Real Estate in a Remote Working World
By Digital Aptech - Nov 26,2021
Explaining the Work From Home Revolution
Work from home has been on a slow but steady rise for a while, but the pandemic produced a massive boost to it. Most who have been doing WFH said they plan on continuing to WFH after the pandemic.
Statistics Canada has been taking an interest in seeing how passionate Canadians are about working from home ever since it started gaining popularity in the early parts of the pandemic. This sort of topic is especially important to Ontarians because so many of the country’s leading financial centres and tech companies have their largest Canadian operations in the province.
The sort of people who’d be able to work from home are ultimately people who work in technology-related jobs. That could be related to banking and finance, administrative services, and basically any type of job that would’ve originally involved sitting in the office for long hours on a desktop or laptop computer assigned to you by the company.
How does Real Estate Factor In?
There’s often long lists of do’s/don’ts that relate to working from home. Right now the internet is littered with guides on how to increase productivity, reduce burnout, ensure a work/life balance is maintained and so on. So often, the biggest challenges that WFH presents are related to where a person lives.
For example, the differences between living in a big-city Condos vs. a small-town Home include:
People who expect to be doing remote working for their foreseeable future will be much more inclined to find a home farther out from the city. The above factors are just some of a number of benefits gained from the location your home is in, and the size of it, and these aren’t considering the different costs associated.
There’s a general idea that a person working from home is going to be earning less money out of their job than they would if they were consistently in the office. However, spending up to two hours more at home without needing to commute, plus the other comforts of home, might be enough to make up for a wage loss for some. Furthermore, being able to live farther from the city can eventually mean more money for residents overall. After all, the difference in price between a new condo in Mississauga (Itself up to 40m from Toronto) vs. pre-construction condos in St. Catharines is tremendous.
The primary downside to WFH is the long-term opportunities lost for career progression due to a lacking physical presence– it’s much easier to pass up a raise for someone you’ve never personally seen or isn’t around. That said, negotiating those issues is just one growing pain that people are learning to work around.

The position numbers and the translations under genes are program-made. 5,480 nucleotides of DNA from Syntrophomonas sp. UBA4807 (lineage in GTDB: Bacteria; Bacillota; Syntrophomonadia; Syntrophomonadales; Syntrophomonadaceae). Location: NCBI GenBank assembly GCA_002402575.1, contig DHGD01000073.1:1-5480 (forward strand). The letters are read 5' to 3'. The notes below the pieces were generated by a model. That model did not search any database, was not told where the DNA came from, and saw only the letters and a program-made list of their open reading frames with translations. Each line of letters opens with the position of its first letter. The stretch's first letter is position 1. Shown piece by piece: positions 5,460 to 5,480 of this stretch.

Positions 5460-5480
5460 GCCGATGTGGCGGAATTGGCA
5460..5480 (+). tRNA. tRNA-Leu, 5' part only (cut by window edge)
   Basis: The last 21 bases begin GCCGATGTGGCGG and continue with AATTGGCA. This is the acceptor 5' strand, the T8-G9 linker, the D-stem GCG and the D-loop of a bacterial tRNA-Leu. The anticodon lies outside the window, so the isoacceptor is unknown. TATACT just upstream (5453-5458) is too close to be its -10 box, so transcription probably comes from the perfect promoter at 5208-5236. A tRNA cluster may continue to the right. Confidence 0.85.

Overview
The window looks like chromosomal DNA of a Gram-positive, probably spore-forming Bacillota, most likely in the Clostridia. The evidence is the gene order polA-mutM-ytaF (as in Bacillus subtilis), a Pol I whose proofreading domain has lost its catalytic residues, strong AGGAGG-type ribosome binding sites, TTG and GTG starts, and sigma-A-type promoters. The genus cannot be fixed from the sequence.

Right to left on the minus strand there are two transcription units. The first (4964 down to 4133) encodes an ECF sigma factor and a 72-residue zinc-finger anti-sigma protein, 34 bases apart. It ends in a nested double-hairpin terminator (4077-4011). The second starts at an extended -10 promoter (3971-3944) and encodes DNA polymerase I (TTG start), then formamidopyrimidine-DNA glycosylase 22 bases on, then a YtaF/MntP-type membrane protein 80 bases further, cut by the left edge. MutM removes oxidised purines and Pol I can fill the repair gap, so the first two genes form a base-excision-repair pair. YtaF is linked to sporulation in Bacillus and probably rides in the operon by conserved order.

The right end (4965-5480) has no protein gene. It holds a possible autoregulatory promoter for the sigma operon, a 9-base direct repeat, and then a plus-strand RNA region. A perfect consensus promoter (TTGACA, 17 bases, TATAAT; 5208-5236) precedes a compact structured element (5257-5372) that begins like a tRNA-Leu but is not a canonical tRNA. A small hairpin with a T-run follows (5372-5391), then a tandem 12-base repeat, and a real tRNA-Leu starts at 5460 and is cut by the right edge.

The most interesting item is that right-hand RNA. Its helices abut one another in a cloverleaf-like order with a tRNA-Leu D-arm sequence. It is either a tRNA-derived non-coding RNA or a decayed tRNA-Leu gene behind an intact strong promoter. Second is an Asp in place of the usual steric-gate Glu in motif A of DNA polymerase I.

What Towns are On The Rise Thanks to Remote Work?
There’s a number of towns that are either developing themselves to cater to this new style of workforce, or happen to already be primed and ready due to either good foresight or luck.
Prince Edward County
Prince Edward County is generally remote, and considered more of an upscale retirement locale thanks to its regional emphasis on marinas, heritage focus and cornucopia of wine orchards. However, it also invested heavily into improving its internet infrastructure a while before the pandemic occurred. While new homes in Prince Edward County are a little pricier, they offer a luxurious life and guaranteed workplace stability at a comparatively reasonable cost.
Some drive south of Kitchener-Waterloo, Ayr is a small town with a very young and well-educated population. It sports neighbourhoods occupied by younger professionals looking to leave the city and raise a family in a relaxed environment. It’s close enough to Cambridge and Kitchener-Waterloo that they can still drive to the city if the job requires them to show up in person from time to time.
King City is another place that’s close enough to drive to work, but far enough for a daily commute to be unideal. It’s more like a collection of towns, with a few having very high average prices. Younger professionals are more likely to move to a new home in Schomberg, or one of the new condos in King City’s namesake town.
Although not the Woodstock of legend, this town is an excellent example of WFH viability. It’s in between Hamilton and London, affording a reasonable commute to either city, but professionals moving in benefit from low real estate prices, with new townhomes in Woodstock being in the 400s. It’s also a culturally vibrant city, with plenty of festivals and a ton of park and trail space all around it.
Much farther to Ontario’s southeast edge, Welland is within striking distance of Niagara Falls and St. Catharines. New Condos in Welland are surrounded by beautiful trails and waterways, with a large canal running straight through it. An extra benefit is proximity to Buffalo, where a person could work an American job from the border city and enjoy an American tech job wage with the ability to stop by the office from time to time.
Looking to the Near-Future…
With services like SpaceX’s Starlink’s tremendous growth, and numerous other competing services working to catch up, satellite internet is being revitalized on a scale never before seen. It’s already possible for many rural Ontarians to get high-speed satellite access, with the only thing that the service is limited by is responsiveness in online video games. Every year, SpaceX is launching a wild amount of internet satellites into Earth’s lower orbit to provide more consistent coverage. Excluding an up-front cost to get the Starlink dish to hang on your home, the cost is comparable to standard high-speed internet rates in cities.
Soon, tons of small towns in Ontario are going to be ideal for professionals to move into.